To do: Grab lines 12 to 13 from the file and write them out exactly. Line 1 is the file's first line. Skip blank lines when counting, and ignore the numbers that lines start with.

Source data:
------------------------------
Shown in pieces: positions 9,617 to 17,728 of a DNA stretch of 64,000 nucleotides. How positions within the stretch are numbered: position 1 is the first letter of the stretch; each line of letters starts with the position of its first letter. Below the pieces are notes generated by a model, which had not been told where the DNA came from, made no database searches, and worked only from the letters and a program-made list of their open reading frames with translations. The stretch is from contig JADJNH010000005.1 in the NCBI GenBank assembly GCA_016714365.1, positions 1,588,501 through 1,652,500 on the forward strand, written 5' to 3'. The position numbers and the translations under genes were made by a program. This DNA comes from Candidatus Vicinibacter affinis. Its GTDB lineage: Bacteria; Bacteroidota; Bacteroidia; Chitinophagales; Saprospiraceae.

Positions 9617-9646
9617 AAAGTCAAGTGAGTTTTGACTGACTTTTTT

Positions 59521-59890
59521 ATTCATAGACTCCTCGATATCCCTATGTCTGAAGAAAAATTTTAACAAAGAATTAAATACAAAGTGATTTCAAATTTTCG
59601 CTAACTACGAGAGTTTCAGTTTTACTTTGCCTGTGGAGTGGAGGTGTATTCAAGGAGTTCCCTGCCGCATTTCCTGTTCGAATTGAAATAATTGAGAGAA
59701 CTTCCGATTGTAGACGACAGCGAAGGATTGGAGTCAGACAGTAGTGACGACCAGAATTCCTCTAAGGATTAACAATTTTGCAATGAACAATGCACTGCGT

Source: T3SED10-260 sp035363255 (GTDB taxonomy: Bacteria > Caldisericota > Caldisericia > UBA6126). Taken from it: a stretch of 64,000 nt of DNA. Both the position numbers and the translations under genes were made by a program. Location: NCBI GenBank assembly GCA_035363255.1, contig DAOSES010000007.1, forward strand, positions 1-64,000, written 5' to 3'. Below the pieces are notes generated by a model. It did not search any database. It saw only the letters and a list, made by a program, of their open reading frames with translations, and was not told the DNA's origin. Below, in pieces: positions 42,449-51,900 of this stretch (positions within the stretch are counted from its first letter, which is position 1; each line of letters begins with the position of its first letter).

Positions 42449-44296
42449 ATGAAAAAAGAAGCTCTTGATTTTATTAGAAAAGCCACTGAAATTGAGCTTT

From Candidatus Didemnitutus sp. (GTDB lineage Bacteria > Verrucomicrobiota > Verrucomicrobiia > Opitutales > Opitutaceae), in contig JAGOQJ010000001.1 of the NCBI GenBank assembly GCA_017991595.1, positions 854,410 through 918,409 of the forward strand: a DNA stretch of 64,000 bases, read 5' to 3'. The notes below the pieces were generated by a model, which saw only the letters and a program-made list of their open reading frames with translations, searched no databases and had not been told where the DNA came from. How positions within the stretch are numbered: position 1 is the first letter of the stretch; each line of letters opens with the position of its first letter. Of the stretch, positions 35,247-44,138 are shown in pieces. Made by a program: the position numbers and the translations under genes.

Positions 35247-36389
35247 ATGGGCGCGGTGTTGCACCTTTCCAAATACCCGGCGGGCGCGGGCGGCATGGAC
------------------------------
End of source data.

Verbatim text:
Positions 35247-36389
35247 ATGGGCGCGGTGTTGCACCTTTCCAAATACCCGGCGGGCGCGGGCGGCATGGAC